Miles, an attorney and member of the San Juan Unified School District Board of Education, announced today that he will run for the newly drawn 8th Assembly District. Miles said he decided to run after Assemblywoman Alyson Huber, D-El Dorado Hills, announced that she would not seek re-election to the seat.

The Sacramento Democrat believes his two decades of living in the Arden-Arcade area and the seven years he has spent representing a portion of the new district on the school board will give him an edge with voters in June. He plans to make public education a top issue in his campaign.

"I think that my experience, my background as a mediator, a school board member, as someone who represents small business all come into play," he said in an interview.

Miles ran unsuccessfully in the 2010 Democratic primary for the former 5th Assembly District, losing to now-Assemblyman Richard Pan, D-Sacramento, by about 18 percentage points. He said he believes the ability for Republicans and decline-to-state voters who have supported him for school board to cast a ballot for his primary bid under the top-two primary system will help his campaign this time around.

A roughly two-point registration advantage for Democrats is expected to make the seat a top target next year.

The race has already attracted several other candidates, including Democrats Ken Cooley, a Rancho Cordova councilman, and Chris Parker, a Franchise Tax Board attorney, and Republican Peter Tateishi, chief of staff to U.S. Rep. Dan Lungren. Republican businessman Jon Bagatelos, also a former Assembly candidate, is also weighing a run.

Photo courtsey of Larry Miles.

January 5, 2012
Read Jerry Brown's California budget plan

Read Gov. Jerry Brown's budget proposal for the fiscal year that ends in June 2013.

January 5, 2012
Jerry Brown budget cuts $1 billion from California welfare

Gov. Jerry Brown proposed Thursday slashing nearly $1.4 billion in welfare and child care aid for the poor while holding voters liable for $5 billion in education funding with a November tax measure.

The Democratic governor announced his January budget plan this afternoon after his proposal was inadvertently leaked on his Department of Finance website.

He estimates the state faces a $9.2 billion general fund deficit through June 2013, which he proposes to bridge with mostly cuts and taxes. Brown will ask voters to pass a $6.9 billion ballot measure in November that raises taxes on sales and income starting with single filers earning $250,000 a year. The taxes would last through 2016.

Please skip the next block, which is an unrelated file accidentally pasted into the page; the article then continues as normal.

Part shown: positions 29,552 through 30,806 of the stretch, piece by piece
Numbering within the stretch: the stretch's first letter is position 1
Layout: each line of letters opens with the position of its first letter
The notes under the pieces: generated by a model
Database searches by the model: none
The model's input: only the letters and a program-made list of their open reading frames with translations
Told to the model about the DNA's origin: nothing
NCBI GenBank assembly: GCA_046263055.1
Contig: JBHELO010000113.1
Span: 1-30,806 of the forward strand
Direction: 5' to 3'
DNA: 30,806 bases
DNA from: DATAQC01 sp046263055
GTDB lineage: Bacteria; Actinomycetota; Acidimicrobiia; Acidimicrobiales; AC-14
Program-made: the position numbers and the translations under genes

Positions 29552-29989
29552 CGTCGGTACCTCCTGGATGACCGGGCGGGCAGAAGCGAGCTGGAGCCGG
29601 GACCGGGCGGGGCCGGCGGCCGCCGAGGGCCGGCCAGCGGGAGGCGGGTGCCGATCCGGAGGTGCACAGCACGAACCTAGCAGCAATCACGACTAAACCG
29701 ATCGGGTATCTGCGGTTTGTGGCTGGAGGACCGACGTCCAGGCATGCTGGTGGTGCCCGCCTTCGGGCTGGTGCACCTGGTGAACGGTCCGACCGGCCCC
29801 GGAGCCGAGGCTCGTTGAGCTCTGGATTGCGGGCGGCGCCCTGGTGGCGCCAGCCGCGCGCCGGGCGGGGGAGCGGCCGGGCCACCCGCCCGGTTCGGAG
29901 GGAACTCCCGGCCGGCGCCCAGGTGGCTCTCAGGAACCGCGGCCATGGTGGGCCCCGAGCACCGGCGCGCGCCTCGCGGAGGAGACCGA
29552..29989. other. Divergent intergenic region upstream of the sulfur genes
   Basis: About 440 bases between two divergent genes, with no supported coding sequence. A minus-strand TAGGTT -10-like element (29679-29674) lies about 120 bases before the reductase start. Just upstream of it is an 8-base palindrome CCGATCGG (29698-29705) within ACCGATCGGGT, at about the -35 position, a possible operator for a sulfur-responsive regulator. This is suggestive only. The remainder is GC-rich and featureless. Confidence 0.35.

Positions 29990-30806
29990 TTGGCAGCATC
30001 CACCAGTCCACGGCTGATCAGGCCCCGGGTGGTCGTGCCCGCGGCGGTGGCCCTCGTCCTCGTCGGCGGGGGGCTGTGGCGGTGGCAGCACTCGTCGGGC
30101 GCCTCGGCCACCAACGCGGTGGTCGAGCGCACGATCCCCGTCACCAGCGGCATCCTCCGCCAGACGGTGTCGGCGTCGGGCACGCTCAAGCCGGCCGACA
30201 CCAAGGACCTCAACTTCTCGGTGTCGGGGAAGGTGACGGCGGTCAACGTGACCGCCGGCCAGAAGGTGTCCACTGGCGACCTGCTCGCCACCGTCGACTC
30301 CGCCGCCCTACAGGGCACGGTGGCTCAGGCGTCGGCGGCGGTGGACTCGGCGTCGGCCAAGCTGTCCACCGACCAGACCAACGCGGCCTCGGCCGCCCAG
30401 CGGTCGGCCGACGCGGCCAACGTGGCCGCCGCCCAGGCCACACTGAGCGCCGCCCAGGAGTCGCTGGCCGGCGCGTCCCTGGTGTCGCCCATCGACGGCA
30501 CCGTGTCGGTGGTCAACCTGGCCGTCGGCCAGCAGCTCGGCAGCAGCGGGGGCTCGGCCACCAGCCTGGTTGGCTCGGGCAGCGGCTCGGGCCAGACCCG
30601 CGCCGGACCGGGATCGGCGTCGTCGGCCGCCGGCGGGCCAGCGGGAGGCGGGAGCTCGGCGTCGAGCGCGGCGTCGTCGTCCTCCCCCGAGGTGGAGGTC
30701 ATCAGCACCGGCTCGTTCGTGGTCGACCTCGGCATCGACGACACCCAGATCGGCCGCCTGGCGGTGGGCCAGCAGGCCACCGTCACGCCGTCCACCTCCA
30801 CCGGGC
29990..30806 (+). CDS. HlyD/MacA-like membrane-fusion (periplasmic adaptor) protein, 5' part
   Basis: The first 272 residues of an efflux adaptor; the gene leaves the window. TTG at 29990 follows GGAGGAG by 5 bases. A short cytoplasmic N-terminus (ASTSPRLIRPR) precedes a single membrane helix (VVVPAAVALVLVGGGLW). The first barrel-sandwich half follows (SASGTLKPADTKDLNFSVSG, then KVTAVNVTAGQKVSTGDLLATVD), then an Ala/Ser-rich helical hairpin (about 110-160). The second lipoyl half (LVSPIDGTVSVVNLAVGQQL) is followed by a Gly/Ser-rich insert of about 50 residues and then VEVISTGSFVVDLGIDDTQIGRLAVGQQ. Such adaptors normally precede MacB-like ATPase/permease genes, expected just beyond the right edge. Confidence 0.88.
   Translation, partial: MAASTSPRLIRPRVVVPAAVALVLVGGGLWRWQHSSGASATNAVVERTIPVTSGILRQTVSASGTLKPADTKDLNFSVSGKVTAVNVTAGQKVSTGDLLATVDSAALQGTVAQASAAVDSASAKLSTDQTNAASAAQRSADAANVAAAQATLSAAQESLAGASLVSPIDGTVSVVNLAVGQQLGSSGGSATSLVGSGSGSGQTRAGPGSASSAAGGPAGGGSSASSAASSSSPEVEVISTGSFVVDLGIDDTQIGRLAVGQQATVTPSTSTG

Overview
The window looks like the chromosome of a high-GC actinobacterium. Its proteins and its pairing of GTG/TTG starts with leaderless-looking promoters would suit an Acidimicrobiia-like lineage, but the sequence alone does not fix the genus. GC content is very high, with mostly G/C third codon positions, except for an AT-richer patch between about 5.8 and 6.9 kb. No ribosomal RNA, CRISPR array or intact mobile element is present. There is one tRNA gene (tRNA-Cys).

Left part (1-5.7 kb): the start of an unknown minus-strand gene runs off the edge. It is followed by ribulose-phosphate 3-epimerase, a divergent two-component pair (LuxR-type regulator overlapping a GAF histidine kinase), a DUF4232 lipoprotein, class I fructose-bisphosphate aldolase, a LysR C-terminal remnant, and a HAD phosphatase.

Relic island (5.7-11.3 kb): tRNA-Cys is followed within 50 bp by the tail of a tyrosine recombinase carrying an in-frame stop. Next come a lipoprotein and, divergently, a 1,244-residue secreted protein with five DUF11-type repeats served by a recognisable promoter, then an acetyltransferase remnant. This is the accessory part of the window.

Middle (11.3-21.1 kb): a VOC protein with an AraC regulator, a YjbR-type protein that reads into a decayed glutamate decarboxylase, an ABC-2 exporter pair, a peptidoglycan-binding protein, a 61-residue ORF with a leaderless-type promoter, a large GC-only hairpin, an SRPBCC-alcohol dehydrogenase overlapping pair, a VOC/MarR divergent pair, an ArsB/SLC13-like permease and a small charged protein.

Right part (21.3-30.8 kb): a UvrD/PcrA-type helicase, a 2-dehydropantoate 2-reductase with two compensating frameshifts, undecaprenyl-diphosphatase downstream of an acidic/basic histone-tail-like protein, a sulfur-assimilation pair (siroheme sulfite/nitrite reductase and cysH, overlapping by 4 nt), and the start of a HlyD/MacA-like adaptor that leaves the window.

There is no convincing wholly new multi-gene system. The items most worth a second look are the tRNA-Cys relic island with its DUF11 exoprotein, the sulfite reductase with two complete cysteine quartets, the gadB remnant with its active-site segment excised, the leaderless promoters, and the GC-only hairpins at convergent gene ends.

"With the tax program, we will eliminate the budget deficit finally, after years of kicking the can down the road," Brown said.

With or without the taxes, Brown is calling for a base level of $4.2 billion in cuts, including the $946 million to welfare-to-work and $446 million to subsidized child care. He also would save $842 million in Medi-Cal by moving recipients into managed care plans.

The welfare cut would save money largely by cutting welfare for parents who don't meet work requirements after 24 months, compared to 48 months now.

If voters approve his tax measure, K-12 schools and community colleges would receive $4.8 billion more than they do in the current fiscal year, for a total of $52.5 billion in state and local tax revenues. Those schools are already owed a significant share of that $4.8 billion under existing formulas and past promises made by state leaders.

If the measure fails, the state would cut that funding. It would provide schools the same amount they receive in the current fiscal year, though districts may have to borrow more money to keep their programs intact, an option many may find difficult. Districts also face growing labor costs each year, while they have already cut school days, laid off teachers and eliminated art and music programs to make ends meet.

If the taxes fail, the state would also cut $200 million each to the University of California and California State University systems, which have relied on large tuition hikes in recent years to offset state budget cuts. Even if the taxes pass, CSU would get no increase in state funding this year; UC would receive $90 million toward retirement costs.

Brown wants the Legislature to enact his social service cuts by March, but Democratic leaders have dismissed his call for early action. Last spring, state tax revenues outpaced expectations enough for Brown and lawmakers to assume nearly $12 billion more than the governor anticipated last January. Democrats do not want to make cuts now, only to find out that tax revenues come in higher again this spring.

"I do not see us taking cut action between now and the May (budget revision)," Senate President Pro Tem Darrell Steinberg, D-Sacramento, said Wednesday. "We've done enough damage on the cuts side. And the cash situation is pretty good. And it isn't like February of 2009 when we were close to heading over the cliff. I just don't see the need to make early cuts."

January 5, 2012